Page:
Culture

A Doctor Was Attacked By A Stranger While Installing Pro-Marriage Equality Street Art

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Remember that promised “respectful debate” on marriage equality?

A gay doctor says he was attacked by a stranger while installing pro-marriage equality street art on the anti-terror bollards in Melbourne’s CBD. He says the incident “screams volumes as to how far behind we are”.

Dr. George Forgan-Smith, a GP specialising in gay men’s health and HIV care, told Junkee he was installing a bollard cover on Saturday night when he was approached by a man who was unhappy with the cover’s gay imagery. The fabric cube, which Forgan-Smith sewed himself, featured the rainbow stripes of the LGBTQI+ flag, along with a pink triangle, the symbol gay men were made to wear in Nazi concentration camps.

A fabric cover on one of Melbourne's anti-terror bollards, featuring iconic gay symbols such as the rainbow flag and pink triangle

The bollard cover that sparked all this, in all its DIY glory

Forgan-Smith told Junkee the stranger “just went off — he said he was very angry, sick to death of gay and lesbian people trying to take over the world. To which I said, ‘mate, I’m just trying to take over one bollard’.”

“He was then like ‘this is visual pollution, it’s terrible, I don’t want to see this’.”

The man then began threatening to destroy the bollard art.

“I said ‘mate, if you’re going to destroy this, I’m going to take photos of you destroying it. That’s when he punched my phone out of my hand.”

While the phone was damaged, Forgan-Smith was not injured. Nonetheless, he reported the incident to the police the next day, supplying them with the photos he took of his attacker in the hope they will be able to identify the man.

Just One Part Of A Bigger Trend

Worryingly, Forgan-Smith told Junkee that the attack he experienced is just part of a bigger trend he’s been noticing since the government’s postal survey on marriage equality was announced.

“I’m a GP, I specialise in gay men’s health and HIV care,” he said. “And I’ve been seeing increased amounts of homophobia towards people since the whole plebiscite thing — increased threats and physical violence towards gay and lesbian people.”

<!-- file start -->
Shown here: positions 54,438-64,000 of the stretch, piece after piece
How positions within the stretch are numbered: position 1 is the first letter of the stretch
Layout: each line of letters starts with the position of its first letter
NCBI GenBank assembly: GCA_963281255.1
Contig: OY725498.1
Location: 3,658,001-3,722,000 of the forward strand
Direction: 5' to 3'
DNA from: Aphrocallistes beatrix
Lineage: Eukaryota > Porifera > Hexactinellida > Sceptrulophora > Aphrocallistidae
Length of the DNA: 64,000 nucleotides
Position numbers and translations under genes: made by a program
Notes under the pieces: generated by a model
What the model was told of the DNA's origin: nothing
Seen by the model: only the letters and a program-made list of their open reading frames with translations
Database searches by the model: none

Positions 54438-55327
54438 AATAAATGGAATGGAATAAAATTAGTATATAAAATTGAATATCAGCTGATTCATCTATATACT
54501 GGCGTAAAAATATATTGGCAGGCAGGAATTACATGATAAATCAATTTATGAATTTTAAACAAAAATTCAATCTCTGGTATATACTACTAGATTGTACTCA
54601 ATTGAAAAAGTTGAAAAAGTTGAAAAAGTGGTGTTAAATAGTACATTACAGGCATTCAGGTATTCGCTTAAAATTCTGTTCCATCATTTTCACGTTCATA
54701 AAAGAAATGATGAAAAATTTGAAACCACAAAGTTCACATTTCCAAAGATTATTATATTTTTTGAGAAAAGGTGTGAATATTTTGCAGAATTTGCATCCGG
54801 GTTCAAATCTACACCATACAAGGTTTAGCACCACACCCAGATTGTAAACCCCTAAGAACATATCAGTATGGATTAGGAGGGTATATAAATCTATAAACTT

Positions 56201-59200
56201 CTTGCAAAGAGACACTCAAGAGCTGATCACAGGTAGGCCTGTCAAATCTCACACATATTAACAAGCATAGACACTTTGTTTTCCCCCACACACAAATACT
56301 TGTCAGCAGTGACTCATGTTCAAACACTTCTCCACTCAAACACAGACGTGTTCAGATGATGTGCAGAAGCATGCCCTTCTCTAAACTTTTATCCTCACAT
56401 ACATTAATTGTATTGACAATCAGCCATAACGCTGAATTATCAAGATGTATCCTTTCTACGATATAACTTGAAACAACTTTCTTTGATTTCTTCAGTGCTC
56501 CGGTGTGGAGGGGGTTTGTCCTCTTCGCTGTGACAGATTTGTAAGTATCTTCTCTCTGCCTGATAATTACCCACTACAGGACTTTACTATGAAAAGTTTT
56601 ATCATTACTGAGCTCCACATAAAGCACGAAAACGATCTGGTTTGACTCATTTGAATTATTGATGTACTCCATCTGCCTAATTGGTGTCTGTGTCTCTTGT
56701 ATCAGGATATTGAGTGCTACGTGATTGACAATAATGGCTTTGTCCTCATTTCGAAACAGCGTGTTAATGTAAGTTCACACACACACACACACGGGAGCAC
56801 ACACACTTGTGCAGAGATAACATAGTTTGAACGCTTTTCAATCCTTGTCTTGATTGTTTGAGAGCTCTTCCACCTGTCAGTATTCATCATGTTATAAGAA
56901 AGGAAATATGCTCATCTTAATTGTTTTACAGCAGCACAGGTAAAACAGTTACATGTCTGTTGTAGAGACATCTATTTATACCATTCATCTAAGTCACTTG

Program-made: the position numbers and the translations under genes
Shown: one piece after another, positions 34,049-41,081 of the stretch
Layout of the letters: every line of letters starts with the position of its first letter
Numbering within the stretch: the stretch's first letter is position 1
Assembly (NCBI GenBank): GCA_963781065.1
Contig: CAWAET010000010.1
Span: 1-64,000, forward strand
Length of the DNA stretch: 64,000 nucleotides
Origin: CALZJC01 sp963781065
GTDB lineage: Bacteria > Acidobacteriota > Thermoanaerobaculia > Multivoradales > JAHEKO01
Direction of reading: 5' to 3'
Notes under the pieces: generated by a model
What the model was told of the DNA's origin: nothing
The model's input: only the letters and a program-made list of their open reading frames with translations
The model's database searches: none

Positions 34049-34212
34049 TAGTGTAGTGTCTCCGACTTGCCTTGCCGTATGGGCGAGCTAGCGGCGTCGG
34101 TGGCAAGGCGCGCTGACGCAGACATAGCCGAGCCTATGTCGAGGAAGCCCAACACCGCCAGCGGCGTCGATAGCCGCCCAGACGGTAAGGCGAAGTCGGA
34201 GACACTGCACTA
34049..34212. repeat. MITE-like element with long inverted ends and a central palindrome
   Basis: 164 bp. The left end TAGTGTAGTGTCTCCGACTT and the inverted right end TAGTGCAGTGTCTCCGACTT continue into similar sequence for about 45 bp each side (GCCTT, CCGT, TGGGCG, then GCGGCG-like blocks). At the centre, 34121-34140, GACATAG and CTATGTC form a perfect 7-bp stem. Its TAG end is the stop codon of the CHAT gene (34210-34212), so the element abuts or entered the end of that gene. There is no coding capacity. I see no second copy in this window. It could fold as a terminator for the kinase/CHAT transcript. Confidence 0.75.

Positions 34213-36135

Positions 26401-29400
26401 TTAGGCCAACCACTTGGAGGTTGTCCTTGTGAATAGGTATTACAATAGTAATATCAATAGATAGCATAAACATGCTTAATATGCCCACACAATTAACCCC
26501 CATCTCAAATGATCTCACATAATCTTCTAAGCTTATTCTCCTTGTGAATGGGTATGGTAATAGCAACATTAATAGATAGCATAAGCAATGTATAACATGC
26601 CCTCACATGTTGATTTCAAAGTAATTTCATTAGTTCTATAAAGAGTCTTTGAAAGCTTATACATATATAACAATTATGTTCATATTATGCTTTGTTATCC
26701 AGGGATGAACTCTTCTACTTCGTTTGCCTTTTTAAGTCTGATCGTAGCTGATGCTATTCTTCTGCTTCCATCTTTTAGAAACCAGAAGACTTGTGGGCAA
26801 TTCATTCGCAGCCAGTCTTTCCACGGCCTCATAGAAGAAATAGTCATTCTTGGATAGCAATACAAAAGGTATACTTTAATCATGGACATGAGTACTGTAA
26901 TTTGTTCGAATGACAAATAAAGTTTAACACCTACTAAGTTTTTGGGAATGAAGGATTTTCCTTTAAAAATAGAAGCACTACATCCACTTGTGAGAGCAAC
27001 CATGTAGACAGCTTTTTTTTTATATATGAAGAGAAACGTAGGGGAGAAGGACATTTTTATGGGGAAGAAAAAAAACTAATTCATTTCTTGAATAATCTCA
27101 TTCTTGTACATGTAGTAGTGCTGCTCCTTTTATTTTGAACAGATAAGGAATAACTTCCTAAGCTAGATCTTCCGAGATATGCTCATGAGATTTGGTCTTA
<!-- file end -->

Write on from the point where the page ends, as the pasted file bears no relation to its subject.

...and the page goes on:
“I see it both in my role as a doctor, but also because I’m very connected to the community. On my Facebook feed I’m seeing it — people are reporting that they’re being abused on trains, people are reporting that they’re being assaulted and verbally abused.”

A crocheted rainbow flag covering a concrete bollard in Melbourne

A previous piece of bollard art Forgan-Smith crocheted, in memory of someone he knew who died of cancer.

Forgan-Smith flagged the psychological toll of the public debate about marriage equality as particularly damaging, a point LGBTQI+ groups have been making about the plebiscite since the idea was first suggested.

“We’re constantly having to deal with these psychological attacks that are happening,” he said. “All these people are giving their opinions, and they’re of this belief that it’s like a cup of water — that if some of this water is given to gay and lesbian people it’s being taken away from straight marriage, and that’s not true.”

As for why these psychological attacks are happening, he didn’t mince words. “It’s because the government is gutless and won’t do their job. Five years ago this week, I was in Parliament House, talking to the politicians about marriage equality, and here we are five years later and nothing’s happened. How many governments have we had in that time, and none of them have had the balls to do anything.”

Forgan-Smith told Junkee that it’s crucial that LGBTQI+ people, particularly young people, have access to support while the postal vote is underway.

“Currently, there are people who don’t approve of gay and lesbian marriage who feel like it’s okay to threaten people or even assault people because they’re sick of hearing about the marriage equality debate. Look, I’m gay and I’m sick of it too.”

“Marriage is about equality, and currently as a gay person in Australia I don’t have equality under the law. That’s all I want.”

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Update: Victoria Police confirmed that they are investigating an unlawful assault that occurred outside Southern Cross Station on August 12. In a statement provided to Junkee they said “Police are aware that some people within the LGBTI community may be feeling stressed, isolated, devalued or unsafe at this time. If you are experiencing threats or you become a victim of crime, then please speak out and talk to police.”